The following interview is with Paul I. Franklin, Founder and Principle of Franklin Capital Strategies. Franklin Capital Strategies specializes in the protection, accumulation, and distribution of wealth to individuals, families, small businesses, entrepreneurs, and professional athletes throughout the country. This interview was conducted by Evan Thammahong, J.D. Candidate and aspiring NFL/Sports Agent.
1. How did your educational background steer you toward financial advising?
I am a third generation financial professional. My grandfather started his practice back in 1940 and then my father joined in 1974. I frankly had no interest in going into finance and just wanted to be a coach. I got a business management degree from a small liberal arts school where I played baseball. I also played football in high school so my passion for sports and coaching has always been a driving force in my life. My coaches, specifically my high school football coach Cliff Walton, have had the most impact on who I am today as a coach and in my financial work. My passion for working with people, building relationships, and being my own boss has allowed me to create a successful practice and continue to be a coach on the field to my players. My grandfather gave me simple advice as a kid: “Don’t ever be a checker on a checkerboard where somebody else is making the moves. Be your own boss and make the moves yourself.”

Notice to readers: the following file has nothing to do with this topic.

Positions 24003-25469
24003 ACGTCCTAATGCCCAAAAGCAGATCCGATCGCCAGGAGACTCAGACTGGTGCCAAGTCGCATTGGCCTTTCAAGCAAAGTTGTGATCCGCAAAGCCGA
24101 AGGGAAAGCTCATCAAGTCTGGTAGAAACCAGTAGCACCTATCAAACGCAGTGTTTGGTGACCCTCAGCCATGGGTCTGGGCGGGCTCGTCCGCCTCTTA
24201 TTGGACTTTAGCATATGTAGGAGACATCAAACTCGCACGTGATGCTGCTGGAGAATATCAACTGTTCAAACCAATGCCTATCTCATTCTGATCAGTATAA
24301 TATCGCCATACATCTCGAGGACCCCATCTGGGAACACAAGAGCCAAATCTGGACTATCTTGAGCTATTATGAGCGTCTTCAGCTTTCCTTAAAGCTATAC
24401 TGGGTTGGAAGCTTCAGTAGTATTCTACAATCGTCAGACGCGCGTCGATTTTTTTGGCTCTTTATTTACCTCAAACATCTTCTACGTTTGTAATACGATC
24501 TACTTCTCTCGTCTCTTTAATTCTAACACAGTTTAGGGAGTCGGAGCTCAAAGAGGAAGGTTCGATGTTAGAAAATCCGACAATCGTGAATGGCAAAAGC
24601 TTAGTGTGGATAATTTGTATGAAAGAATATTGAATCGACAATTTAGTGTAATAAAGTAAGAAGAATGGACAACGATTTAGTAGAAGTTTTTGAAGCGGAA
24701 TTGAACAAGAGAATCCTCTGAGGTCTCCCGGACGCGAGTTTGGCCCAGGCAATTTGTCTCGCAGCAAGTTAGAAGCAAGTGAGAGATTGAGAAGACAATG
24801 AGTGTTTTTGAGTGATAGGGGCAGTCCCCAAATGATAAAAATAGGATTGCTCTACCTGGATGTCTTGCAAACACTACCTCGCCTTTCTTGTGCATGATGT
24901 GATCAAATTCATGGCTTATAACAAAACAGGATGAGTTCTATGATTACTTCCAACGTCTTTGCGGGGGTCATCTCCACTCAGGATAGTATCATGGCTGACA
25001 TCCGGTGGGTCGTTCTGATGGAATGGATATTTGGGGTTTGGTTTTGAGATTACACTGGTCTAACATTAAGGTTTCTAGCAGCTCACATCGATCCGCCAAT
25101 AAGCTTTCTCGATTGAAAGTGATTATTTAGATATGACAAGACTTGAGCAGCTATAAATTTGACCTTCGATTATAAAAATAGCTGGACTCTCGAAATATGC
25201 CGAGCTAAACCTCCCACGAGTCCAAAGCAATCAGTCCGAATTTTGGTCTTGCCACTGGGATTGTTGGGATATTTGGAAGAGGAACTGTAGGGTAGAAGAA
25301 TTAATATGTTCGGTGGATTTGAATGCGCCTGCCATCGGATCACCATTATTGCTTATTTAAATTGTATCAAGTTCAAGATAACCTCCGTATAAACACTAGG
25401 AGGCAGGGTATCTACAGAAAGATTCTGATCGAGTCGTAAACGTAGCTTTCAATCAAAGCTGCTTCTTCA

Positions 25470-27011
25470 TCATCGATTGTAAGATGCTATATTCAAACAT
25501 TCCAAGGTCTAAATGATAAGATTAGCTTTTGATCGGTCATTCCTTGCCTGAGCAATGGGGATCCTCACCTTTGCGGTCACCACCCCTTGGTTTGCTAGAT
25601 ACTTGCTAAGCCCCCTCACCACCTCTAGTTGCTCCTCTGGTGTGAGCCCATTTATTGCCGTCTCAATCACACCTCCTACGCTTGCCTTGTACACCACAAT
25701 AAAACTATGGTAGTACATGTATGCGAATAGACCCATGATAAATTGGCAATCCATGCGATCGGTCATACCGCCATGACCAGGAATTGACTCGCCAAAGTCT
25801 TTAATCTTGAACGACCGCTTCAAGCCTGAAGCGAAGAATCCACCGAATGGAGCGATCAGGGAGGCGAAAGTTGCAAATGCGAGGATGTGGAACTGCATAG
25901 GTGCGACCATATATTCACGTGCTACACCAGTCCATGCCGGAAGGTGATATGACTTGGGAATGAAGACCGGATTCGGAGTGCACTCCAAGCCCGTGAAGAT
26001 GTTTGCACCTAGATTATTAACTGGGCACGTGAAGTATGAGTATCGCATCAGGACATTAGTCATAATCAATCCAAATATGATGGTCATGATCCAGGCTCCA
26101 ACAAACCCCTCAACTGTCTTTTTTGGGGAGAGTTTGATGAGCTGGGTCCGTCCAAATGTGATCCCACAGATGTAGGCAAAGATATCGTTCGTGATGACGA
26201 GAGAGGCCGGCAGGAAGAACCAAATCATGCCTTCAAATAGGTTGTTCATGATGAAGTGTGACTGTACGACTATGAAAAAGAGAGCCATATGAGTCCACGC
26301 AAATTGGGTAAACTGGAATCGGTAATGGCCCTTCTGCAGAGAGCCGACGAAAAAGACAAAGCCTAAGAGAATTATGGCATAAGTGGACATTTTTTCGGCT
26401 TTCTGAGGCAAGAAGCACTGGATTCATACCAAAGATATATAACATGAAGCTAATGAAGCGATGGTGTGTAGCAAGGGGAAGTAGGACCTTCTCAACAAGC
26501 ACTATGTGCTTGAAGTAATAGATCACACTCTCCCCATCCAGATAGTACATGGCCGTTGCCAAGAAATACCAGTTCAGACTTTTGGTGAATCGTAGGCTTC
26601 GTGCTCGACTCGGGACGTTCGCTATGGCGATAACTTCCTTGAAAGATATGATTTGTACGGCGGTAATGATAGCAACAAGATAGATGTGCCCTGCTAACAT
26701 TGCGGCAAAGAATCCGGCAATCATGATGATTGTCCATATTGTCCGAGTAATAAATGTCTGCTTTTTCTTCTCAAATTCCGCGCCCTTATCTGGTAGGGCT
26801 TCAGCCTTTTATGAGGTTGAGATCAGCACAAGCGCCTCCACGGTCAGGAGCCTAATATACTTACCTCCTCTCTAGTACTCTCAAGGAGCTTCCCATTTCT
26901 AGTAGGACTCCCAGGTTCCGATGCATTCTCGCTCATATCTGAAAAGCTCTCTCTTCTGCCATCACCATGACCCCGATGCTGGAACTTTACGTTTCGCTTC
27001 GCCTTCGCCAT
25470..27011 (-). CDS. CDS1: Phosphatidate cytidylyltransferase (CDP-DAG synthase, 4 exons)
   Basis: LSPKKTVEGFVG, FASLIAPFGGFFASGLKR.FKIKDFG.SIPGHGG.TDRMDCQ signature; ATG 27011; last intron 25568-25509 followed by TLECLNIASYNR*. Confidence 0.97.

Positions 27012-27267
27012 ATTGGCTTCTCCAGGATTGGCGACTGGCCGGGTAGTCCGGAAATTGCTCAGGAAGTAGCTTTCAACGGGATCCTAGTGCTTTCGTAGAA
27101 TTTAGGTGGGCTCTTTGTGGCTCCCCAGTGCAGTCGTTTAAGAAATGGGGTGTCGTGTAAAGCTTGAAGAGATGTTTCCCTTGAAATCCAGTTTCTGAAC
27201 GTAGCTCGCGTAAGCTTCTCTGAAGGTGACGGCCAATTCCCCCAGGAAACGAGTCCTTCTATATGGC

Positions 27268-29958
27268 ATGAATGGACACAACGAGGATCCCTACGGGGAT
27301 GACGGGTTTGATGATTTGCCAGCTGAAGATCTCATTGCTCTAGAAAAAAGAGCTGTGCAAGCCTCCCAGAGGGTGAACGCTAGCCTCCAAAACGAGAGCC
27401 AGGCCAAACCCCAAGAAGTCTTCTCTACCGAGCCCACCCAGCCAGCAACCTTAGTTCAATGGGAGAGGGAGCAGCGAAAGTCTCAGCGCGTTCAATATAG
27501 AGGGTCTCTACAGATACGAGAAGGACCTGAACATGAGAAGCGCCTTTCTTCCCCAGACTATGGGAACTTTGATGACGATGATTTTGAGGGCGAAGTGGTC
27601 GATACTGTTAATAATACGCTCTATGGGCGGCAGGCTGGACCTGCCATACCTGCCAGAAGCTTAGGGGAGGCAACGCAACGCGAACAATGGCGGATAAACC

2. Per the 2009 Sports Illustrated article on your website, what are the driving factors that contribute to professional athletes’ poor financial stability? How Does this approach differ from your approach for family planning and small business clients?
The driving factors that contribute to poor financial stability come from lack of education of personal finance from an early age, an unwillingness to take responsibility for managing your finances, and being surrounded by people who want your success to benefit them (including family). I tell young players all the time, you better start getting good at saying no. And you better be prepared to lose some relationships. That’s life. You can either continue to be a yes man and be the most popular person in the room, or learn to say no and do what’s right for you and your future family. It’s that simple. 10-15 years from now when you are retired and out of the spotlight 90% of the people that paid attention to you will move on to the next big thing. I always tell players that your legal, financial, and accounting team will be with you until you grow old and eventually transition your wealth onto the next generation. Everyone else in your life will be moving on to the next young athlete or opportunity. If players would think big picture and think long game and stop focusing on short game, we would have a lot less of them going broke.
3. What differentiates your approach to establishing long term financial stability for your professional athletes? How does this approach differ from your approach for family planning and small business clients?